Anthony Kennedy. (Photo: Diego M. Radzinschi/NLJ.)
A divided U.S. Supreme Court ruled on Monday that local legislative bodies may open their meetings with mainly Christian prayers without violating the First Amendment’s bar against establishment of religion.
“Absent a pattern of prayers that over time denigrate, proselytize, or betray an impermissible government purpose, a challenge based solely on the content of a prayer will not likely establish a constitutional violation,” Justice Anthony Kennedy wrote for a 5-4 majority in the case Town of Greece v. Galloway.
The fact that most prayers given in Greece, N.Y., were by Christian priests and ministers does not prove a bias toward one religion, Kennedy also wrote. “So long as the town maintains a policy of nondiscrimination, the Constitution does not require it to search beyond its borders for non-Christian prayer givers in an effort to achieve religious balancing,” Kennedy wrote.
Chief Justice John Roberts Jr. joined the majority in full, as did Justice Samuel Alito Jr. Justices Antonin Scalia and Clarence Thomas joined the majority as well, except for one section of Kennedy’s opinion.
Justices Stephen Breyer and Elena Kagan wrote dissents. Justices Ruth Bader Ginsburg, Breyer and Sonia Sotomayor joined Kagan’s dissent.
Kagan objected to the sectarian nature of the prayers in the New York town. “Month in and month out for over a decade, prayers steeped in only one faith, addressed toward members of the public, commenced meetings to discuss local affairs and distribute government benefits,” Kagan wrote. “In my view, that practice does not square with the First Amendment’s promise that every citizen, irrespective of her religion, owns an equal share in her government.”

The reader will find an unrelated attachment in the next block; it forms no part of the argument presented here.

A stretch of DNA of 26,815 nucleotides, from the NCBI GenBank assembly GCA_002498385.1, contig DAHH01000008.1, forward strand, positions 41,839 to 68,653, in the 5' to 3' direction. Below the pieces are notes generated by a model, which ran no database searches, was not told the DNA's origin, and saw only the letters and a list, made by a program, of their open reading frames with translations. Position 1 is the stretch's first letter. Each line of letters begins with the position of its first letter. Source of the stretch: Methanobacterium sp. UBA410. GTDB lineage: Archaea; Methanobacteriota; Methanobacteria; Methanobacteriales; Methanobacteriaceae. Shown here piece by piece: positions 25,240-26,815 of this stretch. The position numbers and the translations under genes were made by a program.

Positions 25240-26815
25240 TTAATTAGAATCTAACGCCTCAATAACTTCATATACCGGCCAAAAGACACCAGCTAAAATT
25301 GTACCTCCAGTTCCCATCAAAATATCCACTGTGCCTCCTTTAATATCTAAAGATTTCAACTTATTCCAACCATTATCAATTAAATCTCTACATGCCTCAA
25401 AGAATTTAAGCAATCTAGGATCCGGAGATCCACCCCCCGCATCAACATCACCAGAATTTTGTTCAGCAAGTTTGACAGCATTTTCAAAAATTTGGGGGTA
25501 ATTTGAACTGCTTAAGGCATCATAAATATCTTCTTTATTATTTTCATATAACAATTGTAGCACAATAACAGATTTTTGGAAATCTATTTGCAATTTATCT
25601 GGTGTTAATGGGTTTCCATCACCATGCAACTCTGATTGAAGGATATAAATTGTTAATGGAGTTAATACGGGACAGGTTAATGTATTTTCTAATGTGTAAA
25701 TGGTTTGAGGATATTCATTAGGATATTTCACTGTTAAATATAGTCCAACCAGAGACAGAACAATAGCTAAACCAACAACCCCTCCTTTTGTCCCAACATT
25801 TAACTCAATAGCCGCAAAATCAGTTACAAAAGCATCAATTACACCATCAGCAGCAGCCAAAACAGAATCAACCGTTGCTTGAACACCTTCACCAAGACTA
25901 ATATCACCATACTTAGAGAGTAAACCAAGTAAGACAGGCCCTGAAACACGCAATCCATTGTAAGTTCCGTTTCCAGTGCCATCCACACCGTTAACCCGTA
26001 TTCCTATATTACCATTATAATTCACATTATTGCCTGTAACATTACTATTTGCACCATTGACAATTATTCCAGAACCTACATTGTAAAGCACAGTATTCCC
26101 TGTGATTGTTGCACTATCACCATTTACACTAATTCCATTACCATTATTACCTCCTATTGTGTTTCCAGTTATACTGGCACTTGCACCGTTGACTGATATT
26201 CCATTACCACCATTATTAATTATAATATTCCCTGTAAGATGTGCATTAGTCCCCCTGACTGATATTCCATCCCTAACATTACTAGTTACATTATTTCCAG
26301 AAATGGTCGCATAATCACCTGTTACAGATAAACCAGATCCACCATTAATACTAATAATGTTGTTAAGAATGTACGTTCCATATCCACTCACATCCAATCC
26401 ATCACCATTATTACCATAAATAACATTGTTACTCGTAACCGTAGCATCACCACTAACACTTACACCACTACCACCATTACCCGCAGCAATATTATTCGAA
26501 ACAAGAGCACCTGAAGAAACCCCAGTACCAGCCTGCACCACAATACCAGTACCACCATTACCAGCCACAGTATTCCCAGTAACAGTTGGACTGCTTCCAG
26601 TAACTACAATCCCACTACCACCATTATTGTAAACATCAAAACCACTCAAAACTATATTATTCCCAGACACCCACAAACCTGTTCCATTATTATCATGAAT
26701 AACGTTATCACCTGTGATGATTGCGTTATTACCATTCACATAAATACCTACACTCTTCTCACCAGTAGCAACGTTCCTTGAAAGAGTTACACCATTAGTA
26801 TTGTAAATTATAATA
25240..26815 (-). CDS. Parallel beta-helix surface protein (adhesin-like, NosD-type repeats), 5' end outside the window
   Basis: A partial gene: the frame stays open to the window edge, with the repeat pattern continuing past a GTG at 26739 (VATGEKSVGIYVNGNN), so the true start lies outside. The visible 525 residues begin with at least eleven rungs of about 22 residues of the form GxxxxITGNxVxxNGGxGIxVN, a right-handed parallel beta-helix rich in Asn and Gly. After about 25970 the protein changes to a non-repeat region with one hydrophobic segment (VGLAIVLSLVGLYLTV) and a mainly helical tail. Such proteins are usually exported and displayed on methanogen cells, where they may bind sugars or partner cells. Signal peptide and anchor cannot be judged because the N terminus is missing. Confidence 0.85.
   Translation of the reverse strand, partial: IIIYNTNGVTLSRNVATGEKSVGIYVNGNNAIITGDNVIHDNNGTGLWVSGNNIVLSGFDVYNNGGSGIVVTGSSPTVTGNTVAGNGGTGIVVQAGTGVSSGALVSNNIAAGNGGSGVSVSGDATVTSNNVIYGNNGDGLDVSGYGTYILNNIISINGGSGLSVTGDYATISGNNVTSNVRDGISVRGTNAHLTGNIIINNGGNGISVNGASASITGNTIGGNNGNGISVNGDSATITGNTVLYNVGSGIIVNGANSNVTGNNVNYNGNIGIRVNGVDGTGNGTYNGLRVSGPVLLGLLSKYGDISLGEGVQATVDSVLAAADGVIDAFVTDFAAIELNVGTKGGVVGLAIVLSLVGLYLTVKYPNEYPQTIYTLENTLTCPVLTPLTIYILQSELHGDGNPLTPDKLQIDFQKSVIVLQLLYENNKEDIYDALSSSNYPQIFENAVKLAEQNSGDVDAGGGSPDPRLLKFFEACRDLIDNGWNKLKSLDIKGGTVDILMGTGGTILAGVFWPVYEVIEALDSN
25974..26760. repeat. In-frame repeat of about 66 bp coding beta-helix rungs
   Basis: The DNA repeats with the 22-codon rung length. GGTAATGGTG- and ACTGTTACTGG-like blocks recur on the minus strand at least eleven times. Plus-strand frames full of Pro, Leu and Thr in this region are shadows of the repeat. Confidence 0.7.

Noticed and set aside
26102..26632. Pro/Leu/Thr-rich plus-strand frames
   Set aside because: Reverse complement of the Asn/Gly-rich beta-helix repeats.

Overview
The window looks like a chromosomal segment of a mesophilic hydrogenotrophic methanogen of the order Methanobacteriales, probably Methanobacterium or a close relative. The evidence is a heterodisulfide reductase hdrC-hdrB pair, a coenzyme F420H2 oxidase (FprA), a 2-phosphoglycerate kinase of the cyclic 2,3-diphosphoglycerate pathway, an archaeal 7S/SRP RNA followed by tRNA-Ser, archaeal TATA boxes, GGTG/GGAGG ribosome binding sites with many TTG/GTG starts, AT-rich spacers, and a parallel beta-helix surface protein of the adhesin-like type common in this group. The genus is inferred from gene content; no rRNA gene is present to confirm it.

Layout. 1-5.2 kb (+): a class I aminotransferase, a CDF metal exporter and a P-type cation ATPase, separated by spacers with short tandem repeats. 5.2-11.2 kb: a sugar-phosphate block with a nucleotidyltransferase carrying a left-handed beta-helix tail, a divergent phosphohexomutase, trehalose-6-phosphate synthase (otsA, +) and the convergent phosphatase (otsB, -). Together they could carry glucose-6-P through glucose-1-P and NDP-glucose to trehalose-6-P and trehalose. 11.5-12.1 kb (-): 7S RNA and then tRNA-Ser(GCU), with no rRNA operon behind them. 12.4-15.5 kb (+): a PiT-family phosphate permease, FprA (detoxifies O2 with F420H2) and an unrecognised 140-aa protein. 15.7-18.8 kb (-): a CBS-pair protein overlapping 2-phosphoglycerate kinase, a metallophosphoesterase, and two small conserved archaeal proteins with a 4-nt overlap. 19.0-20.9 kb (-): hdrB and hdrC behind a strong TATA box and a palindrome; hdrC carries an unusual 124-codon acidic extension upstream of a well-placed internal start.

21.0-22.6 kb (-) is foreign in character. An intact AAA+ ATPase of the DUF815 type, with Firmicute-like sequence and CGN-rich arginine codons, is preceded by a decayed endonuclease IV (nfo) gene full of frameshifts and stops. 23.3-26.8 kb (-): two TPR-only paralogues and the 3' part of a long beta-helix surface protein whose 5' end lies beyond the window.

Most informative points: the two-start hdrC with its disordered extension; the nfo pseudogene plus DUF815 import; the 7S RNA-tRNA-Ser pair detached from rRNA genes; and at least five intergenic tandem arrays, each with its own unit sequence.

The court majority relied heavily on the Supreme Court’s 1983 decision in Marsh v. Chambers. The justices in Marsh rejected an establishment-clause challenge to the Nebraska Legislature’s practice of opening its sessions with prayer by a paid legislative chaplain.
In the case before the court, the five-member town board defended its practice of opening its monthly sessions with a prayer by local clergy. Susan Galloway and Linda Stephens filed the constitutional challenge in 2008 after complaining to the town board that they found the practice offensive and received no response.
A three-judge panel of the U.S. Court of Appeals for the Second Circuit held that the prayers—overwhelmingly Christian in nature for nearly a decade—gave the appearance of government endorsing religion in violation of the First Amendment’s establishment clause.
The Obama Administration supported the town and urged the justices to adopt the test in Marsh: legislative prayers pass constitutional muster as long as they don’t proselytize or advance or denigrate any one religion.
Religion scholar Douglas Laycock of the University of Virginia School of Law, counsel to Galloway, had argued that there should be no sectarian prayers. Officials, he told the justices during Nov. 6 arguments, need to advise clergy to stay away from points about which believers are known to disagree, and not to ask for physical participation in the prayers by citizens. Additionally, officials should separate the time for prayer from actions by the board, he said.
Contact Tony Mauro at firstname.lastname@example.org. Marcia Coyle contributed to this article.